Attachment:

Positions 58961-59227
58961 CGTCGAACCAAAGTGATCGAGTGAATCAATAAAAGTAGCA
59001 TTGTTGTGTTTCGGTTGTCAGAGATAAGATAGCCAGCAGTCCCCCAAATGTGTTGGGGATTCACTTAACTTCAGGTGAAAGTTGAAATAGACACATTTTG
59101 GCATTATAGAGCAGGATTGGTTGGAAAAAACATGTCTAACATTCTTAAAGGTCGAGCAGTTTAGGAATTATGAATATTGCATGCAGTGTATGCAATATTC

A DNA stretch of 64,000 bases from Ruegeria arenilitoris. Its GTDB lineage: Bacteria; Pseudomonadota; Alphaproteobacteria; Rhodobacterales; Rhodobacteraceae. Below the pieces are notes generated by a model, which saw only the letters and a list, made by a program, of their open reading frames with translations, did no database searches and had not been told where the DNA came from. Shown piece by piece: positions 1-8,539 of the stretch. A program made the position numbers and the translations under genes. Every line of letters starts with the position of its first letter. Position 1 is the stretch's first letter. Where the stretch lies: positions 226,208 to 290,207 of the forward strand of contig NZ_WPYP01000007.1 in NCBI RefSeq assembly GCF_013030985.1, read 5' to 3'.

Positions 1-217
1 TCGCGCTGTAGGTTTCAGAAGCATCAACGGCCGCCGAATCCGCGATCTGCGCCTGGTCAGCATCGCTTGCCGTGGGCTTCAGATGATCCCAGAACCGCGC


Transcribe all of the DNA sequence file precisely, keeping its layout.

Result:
Positions 58961-59227
58961 CGTCGAACCAAAGTGATCGAGTGAATCAATAAAAGTAGCA
59001 TTGTTGTGTTTCGGTTGTCAGAGATAAGATAGCCAGCAGTCCCCCAAATGTGTTGGGGATTCACTTAACTTCAGGTGAAAGTTGAAATAGACACATTTTG
59101 GCATTATAGAGCAGGATTGGTTGGAAAAAACATGTCTAACATTCTTAAAGGTCGAGCAGTTTAGGAATTATGAATATTGCATGCAGTGTATGCAATATTC

A DNA stretch of 64,000 bases from Ruegeria arenilitoris. Its GTDB lineage: Bacteria; Pseudomonadota; Alphaproteobacteria; Rhodobacterales; Rhodobacteraceae. Below the pieces are notes generated by a model, which saw only the letters and a list, made by a program, of their open reading frames with translations, did no database searches and had not been told where the DNA came from. Shown piece by piece: positions 1-8,539 of the stretch. A program made the position numbers and the translations under genes. Every line of letters starts with the position of its first letter. Position 1 is the stretch's first letter. Where the stretch lies: positions 226,208 to 290,207 of the forward strand of contig NZ_WPYP01000007.1 in NCBI RefSeq assembly GCF_013030985.1, read 5' to 3'.

Positions 1-217
1 TCGCGCTGTAGGTTTCAGAAGCATCAACGGCCGCCGAATCCGCGATCTGCGCCTGGTCAGCATCGCTTGCCGTGGGCTTCAGATGATCCCAGAACCGCGC